|IndyCar/ CART/ Champ Car|
Burke Lakefront Airport,
Cleveland, Ohio, United States|
GRAND PRIX OF CLEVELAND Latitude and Longitude:
|Most wins (driver)||
Danny Sullivan (3)|
Emerson Fittipaldi (3)
Paul Tracy (3)
|Most wins (team)||Penske Racing (6)|
|Most wins (manufacturer)||
|Length||2.106 mi (3.389 km)|
The Grand Prix of Cleveland was an Indy car event in the CART series, held annually at Burke Lakefront Airport in Cleveland, Ohio. The race celebrated its milestone 25th anniversary in 2006. The race was most recently held in 2007. After the 2008 open wheel unification, the 2008 race had to be cancelled. Attempts to revive the race have not yet come to fruition.   
Normally a fully functioning airport year-round, Burke Lakefront Airport was shut down for the week leading up to the event each year, requiring careful maintenance of the runways in order to keep them safe for cars at high speeds. Even so, drivers regularly note the race was one of the toughest to drive in the Champ Car series as the track, designed for aircraft and not lightweight race cars, makes for a bumpy ride where grip is paramount. The first turn was often the trickiest and most accident prone parts of the race. Many drivers have been eliminated from the race due to this turn.
Throughout its history, the race was very popular amongst fans, as the long, wide, runways (much wider and longer than typical natural road courses and other temporary circuits) allowed for side-by-side racing, fast speeds, and superb passing zones. The layout and overall flatness of the circuit also allowed a view of nearly the entire course from the grandstands.
No other active airport in the United States hosted such an event at the time, which made the Grand Prix of Cleveland unique in all forms of American motorsport.
Originally known as the Budweiser Cleveland 500, it was first held on July 4, 1982 as part of the CART series. Kevin Cogan started from pole position, however to the delight of the Cleveland crowd, local rookie driver Bobby Rahal (from nearby Medina) won the race.
From 1982 to 1989, the race was held on a 2.48-mile layout.  In 1990, the track configuration was abruptly changed. After practice, several cars were experiencing problems in a bumpy section in turns one and two. Prior to the start of the race, the track was slightly reconfigured, eliminating the left-right combination of turns one and two. The main straight was extended towards the location of what was turn three, which then became turn one. The new layout measured 2.369 miles, and the segment eliminated became instead an extended exit to the pit road. The new layout was then adopted permanently. In 1997 the track length was remeasured to 2.106 miles without visible changes on the layout. The current layout is known for its turn 1 "vortex" at the start of races - after the green flag dropped, drivers would fan out on the wide concrete to gain position and then arrive at the corner sometimes five or six cars abreast, and all at once be "sucked" into the apex of the corner, frequently resulting in multi-car crashes at or just past the corner and leading to cars retiring before completing a single lap of the race.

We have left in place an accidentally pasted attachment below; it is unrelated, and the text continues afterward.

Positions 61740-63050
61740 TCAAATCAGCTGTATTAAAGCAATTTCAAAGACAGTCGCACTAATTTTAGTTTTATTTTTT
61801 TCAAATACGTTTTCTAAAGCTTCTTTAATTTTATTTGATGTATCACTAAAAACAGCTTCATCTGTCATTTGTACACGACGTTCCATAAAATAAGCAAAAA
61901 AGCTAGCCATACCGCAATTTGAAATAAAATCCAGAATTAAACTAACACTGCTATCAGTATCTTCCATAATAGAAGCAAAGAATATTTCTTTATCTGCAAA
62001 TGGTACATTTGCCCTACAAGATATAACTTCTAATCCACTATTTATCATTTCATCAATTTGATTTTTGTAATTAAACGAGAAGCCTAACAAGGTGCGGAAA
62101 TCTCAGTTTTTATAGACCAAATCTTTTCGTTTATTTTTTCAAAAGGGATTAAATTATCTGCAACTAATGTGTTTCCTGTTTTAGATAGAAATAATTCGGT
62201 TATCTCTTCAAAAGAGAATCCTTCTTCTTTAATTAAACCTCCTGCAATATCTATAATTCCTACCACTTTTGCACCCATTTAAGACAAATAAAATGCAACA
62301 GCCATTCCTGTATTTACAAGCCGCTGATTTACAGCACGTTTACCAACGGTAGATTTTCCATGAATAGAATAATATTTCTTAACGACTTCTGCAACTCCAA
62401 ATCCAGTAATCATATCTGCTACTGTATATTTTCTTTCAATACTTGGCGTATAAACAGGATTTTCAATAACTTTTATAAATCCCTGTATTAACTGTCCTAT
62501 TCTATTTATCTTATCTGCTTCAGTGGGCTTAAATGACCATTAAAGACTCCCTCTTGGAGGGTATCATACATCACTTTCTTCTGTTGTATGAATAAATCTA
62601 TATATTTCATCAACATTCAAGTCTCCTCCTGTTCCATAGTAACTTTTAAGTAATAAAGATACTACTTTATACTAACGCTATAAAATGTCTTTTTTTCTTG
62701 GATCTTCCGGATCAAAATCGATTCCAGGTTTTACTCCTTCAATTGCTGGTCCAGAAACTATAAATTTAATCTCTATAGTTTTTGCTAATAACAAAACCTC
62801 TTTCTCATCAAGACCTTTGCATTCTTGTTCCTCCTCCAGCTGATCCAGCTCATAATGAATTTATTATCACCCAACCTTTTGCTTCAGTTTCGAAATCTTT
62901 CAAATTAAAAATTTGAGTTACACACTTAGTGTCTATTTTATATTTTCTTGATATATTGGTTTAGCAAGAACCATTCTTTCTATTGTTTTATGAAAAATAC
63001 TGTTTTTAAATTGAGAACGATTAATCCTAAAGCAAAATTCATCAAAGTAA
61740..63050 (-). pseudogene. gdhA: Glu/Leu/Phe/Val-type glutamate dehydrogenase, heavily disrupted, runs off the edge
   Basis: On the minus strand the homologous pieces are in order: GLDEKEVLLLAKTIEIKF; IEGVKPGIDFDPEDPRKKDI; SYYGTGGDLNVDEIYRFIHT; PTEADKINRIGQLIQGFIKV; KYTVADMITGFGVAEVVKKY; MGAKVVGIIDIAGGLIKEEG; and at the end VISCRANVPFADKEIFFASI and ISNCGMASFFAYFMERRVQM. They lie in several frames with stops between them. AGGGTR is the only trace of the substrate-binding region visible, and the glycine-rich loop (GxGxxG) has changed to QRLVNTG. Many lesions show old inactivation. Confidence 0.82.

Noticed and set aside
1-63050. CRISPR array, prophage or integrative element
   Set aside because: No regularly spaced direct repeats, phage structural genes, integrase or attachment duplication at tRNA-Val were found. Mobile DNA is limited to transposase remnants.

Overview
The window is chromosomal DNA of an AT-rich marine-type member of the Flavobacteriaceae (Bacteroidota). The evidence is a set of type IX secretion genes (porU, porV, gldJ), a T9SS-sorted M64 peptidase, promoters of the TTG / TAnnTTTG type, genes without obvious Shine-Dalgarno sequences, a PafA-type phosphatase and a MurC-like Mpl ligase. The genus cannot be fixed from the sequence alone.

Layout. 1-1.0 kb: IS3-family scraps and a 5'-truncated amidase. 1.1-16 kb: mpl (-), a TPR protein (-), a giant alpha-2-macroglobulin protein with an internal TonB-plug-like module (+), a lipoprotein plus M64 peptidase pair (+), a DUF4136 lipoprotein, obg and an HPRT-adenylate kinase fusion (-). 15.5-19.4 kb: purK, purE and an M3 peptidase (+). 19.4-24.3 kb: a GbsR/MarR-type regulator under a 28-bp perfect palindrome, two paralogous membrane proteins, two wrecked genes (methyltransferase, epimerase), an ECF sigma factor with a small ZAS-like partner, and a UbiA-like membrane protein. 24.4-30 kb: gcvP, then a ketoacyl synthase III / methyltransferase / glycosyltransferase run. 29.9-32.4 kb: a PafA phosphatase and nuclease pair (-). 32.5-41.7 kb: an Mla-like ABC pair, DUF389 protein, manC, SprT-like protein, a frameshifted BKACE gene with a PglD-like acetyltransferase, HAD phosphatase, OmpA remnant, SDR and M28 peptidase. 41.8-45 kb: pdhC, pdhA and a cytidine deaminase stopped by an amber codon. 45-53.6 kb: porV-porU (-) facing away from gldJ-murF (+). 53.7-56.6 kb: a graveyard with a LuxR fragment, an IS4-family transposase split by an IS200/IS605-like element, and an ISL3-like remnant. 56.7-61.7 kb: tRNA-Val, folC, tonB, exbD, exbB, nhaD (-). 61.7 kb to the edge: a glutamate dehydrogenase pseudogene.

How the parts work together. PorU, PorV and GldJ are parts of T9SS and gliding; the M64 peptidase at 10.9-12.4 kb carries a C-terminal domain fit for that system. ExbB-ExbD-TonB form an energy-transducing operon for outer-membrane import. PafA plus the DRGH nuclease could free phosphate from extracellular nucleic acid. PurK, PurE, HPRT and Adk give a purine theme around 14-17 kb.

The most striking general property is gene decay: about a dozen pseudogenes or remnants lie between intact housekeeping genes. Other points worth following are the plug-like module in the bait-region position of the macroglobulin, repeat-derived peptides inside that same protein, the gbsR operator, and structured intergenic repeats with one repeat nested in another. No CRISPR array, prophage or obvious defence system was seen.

The event's name has changed several times over the years to reflect naming rights sponsors of the race, however from 1984 the event has been principally known as the Cleveland Grand Prix. The name was switched around in 1992 to Grand Prix of Cleveland and has remained the same since.
Budweiser retained naming rights through 1994. Cleveland-based pharmacy chain Medic Drug owned the rights from 1995 to 1999, Marconi (now Telent plc) from 2000 to 2002, and US Bank owned them from 2003 to 2007. The full name of the 2006 event was Grand Prix of Cleveland presented by US Bank.
The 25th running of the Grand Prix of Cleveland was held in June 2006. As well as the Champ Car race, scheduled support events included Champ Car Atlantic, Formula Ford 2000 and Touring Challenge for Corvettes. It was commemorated by a painting of memorable grand prix events, with the background being every winning car entering the first turn.
The Cleveland Grand Prix nearly went to the IRL in 2000, but the plan was eventually scuttled. CART officials elected to drop the race from the schedule after a dispute with the promoter over the sanctioning fee. 
On June 29, 1999, it was announced that the race would switch alliances and become an event on the Indy Racing League schedule for 2000. The original course layout would be transformed into an oval configuration approximately 1.2 miles in length. A three-year initial contract was signed. The decision was not well received by fans. Weeks later, however, it was determined that construction necessary for the oval configuration would require FAA approval, and the city deemed the improvements excessive and not enhancing to the airport. On September 9, 1999, Cleveland Mayor Michael R. White announced he was withdrawing his support of the project, and the IRL dropped the event. In 2000, the race returned as a Champ Car event on the original course.
- "IndyCar Series - Indianapolis Star - indystar.com". Indianapolis Star. Archived from the original on 2014-10-19.
- "2008 Grand Prix of Cleveland". grandprixofcleveland.com.
- Is time running out on reviving Cleveland's tradition of open-wheel racing? - Cleveland.com, July 11, 2010
- "1988 Budweiser Grand Prix of Cleveland". racing-reference.info.[ permanent dead link]
- Champ Car > News Thursday, November 8, 2007
- "IRL takes over at Cleveland". The Indianapolis Star. June 30, 1999. p. 33. Retrieved March 24, 2016 – via Newspapers.com.
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